The limitations of algorithms today in terms of accuracy regarding context and nuance is evident even to a casual observer, most notably in the often blundering automated censorship on social networks.
Notwithstanding that state of affairs as far as limitations of the technology itself, without even taking into account intent of those behind it, social workers in the US have started relying on predictive algorithms in deciding when to investigate parents suspected of child neglecting.
The stakes are higher here than having a Facebook post deleted – these parents can eventually end up having their children removed, and the algorithm that is now in use in several US states, and spreading, is described by the AP as “opaque” – all the while providing social workers with statistical calculations that they can base their actions on.
Other concerns raised around the algorithms like the one used in Pennsylvania’s Allegheny County – that was the subject of a Carnegie Mellon University study – are reliability, which is entirely expected, as well as the effect of “hardening racial disparities in the child welfare system.”
And while such tools are either already put to work or are being considered in California, Colorado, and Oregon, in Illinois, the problems that emerged with the use of algorithms in such sensitive scenarios have caused the authorities to drop the idea of implementing such tools.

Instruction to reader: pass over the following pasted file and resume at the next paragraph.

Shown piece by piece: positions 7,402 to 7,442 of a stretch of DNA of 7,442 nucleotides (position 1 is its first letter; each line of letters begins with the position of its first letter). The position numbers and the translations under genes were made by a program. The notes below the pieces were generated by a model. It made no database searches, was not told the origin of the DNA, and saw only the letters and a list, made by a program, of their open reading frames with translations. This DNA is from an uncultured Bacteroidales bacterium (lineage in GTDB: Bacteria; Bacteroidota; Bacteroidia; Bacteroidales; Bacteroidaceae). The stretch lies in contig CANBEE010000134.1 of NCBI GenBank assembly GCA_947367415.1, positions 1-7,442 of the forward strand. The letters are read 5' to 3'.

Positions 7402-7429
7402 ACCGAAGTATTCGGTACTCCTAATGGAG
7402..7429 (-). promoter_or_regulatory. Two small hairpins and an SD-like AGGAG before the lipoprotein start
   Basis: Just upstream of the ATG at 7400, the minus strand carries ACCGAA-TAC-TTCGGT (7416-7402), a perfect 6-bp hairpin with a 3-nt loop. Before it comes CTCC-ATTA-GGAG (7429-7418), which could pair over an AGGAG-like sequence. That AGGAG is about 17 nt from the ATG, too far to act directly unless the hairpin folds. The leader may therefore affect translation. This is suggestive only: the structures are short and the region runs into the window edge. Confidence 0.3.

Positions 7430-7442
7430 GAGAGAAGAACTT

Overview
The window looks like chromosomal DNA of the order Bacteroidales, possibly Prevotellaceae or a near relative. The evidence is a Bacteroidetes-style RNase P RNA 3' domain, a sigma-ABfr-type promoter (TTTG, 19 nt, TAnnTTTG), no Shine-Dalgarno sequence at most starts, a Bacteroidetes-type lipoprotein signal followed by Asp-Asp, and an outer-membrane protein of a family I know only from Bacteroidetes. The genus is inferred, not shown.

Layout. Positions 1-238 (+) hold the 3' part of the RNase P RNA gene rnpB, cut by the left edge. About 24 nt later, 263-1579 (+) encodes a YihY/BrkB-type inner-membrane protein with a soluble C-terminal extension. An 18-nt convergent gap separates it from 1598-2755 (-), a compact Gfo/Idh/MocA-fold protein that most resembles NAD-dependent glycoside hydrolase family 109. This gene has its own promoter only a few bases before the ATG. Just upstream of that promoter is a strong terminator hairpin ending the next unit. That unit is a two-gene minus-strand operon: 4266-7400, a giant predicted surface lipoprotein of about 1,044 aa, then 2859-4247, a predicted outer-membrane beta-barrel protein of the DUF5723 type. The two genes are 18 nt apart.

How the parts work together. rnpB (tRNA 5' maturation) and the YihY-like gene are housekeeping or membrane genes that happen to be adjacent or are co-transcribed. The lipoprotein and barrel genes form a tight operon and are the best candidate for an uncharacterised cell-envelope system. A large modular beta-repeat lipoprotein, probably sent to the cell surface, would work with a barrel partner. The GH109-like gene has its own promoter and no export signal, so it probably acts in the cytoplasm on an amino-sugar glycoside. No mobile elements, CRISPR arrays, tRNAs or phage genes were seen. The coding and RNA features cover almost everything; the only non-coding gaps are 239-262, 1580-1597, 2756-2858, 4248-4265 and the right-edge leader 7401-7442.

The university study that focused on the Allegheny County concluded that social workers do not agree with one in three risk scores that the system churns out, while another piece of research found that the number of black children flagged for mandatory neglect investigation, compared to their white peers, is “disproportionate,” and that this manifests as a pattern.
Allegheny’s authorities, however, dismissed the study as hypothetical, saying at the same time that social workers have the last word in making decisions, regardless of the output from the tool.
For the moment, the forms of neglect that are looked into with the help of the algorithm-powered tool are the quality of housing and a child’s hygiene, but not sexual and other forms of physical abuse.
Given the type of issues that are explored in a bid to decide whether to investigate, it is not surprising that the majority of the data collected concerns poor families.
“Families and their attorneys can never be sure of the algorithm’s role in their lives either because they aren’t allowed to know the scores,” reports the AP.
If you're tired of censorship and dystopian threats against civil liberties, subscribe to Reclaim The Net.